Remember that although the value of the dollar was whittled in half during his tenure at the Fed, Alan Greenspan enjoys his retirement today like a portly bishop, basking in a job done well. And, was it not the same Alan Greenspan who was knighted by Queen Elizabeth II, shortly after he won the prestigious Enron Prize?

The inflation of the mark in Germany led to disorder. It then led to sorrow. The inflation of the dollar, over the last quarter of a century, leads in the same direction. Winding through bubbles, busts, ARMs and Neg Am mortgages. In the last four years alone, debt in the U.S. has gone up by an amount equal to 100% of the GDP. There are now an estimated $300 trillion worth of derivative contracts outstanding, in a world economy only worth $55 trillion. And, it takes five to six dollars of additional debt to create one single dollar of additional GDP. The typical ratio is usually about two dollars of debt to one dollar of GDP.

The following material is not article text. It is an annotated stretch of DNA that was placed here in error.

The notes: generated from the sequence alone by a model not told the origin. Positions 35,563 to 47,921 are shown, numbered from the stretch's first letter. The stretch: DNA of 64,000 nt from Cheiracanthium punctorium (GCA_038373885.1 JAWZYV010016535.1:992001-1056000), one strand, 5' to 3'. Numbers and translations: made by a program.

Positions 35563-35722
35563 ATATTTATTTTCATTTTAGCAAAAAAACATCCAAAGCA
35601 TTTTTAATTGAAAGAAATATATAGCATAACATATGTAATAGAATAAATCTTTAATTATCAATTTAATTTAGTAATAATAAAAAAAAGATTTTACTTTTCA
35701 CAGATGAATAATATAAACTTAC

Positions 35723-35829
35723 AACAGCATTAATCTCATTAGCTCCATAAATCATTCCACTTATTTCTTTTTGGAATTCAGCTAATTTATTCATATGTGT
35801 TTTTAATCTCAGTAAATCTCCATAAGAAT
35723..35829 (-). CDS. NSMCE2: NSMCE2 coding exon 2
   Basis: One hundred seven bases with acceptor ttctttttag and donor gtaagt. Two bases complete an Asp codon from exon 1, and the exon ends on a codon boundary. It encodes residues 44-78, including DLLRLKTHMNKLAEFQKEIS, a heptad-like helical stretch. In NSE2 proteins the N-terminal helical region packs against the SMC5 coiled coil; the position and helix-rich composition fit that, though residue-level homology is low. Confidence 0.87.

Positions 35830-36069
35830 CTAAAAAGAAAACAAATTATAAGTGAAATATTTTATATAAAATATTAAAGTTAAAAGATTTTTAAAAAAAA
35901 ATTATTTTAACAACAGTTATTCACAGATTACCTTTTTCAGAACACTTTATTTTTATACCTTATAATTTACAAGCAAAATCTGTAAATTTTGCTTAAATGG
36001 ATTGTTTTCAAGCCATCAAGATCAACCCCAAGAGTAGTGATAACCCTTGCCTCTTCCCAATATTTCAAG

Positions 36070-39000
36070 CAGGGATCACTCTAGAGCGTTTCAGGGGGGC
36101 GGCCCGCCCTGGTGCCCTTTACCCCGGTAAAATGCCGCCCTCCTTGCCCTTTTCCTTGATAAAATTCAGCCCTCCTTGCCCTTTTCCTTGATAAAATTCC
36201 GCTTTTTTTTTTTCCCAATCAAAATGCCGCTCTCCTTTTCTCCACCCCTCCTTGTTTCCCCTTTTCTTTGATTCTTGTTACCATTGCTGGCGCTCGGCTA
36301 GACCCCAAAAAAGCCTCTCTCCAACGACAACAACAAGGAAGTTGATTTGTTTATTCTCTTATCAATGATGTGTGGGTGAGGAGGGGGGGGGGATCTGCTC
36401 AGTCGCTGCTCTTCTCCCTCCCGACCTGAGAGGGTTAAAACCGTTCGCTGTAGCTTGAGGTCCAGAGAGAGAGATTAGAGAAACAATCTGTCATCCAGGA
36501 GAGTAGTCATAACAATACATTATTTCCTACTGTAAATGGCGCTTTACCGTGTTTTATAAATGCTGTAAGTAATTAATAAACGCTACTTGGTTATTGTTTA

But it is the bust in residential real estate that creates the most disorder and the most sorrow, because it has got the middle and lower classes caught in a steel trap from which they cannot escape. “No Money Down Disaster”, reads a headline in this week’s Barron’s. The author notices what we have been saying for months that adjustable rate mortgages are on the verge of ruining the marginal borrower and dragging down the entire economy, too. For, now, says Barron’s, residential real estate is threatening to revert to the mean, which may indicate a 30% drop in prices that will wipe out the equity of millions of homeowners.

Either they will end up paying more than they can afford – why did they go for “no money down” in the first place? – for something worth less than they paid for it (that is what happens in a bear market). Or, they will lose their houses. When that happens, the world they thought they understood, will give way beneath their feet. As Dr. Paul Cantor writes about the 1920s, “A society composed of embittered people … is soon going to face major political problems, as the rise of fascism in Germany was to show.”

Link here.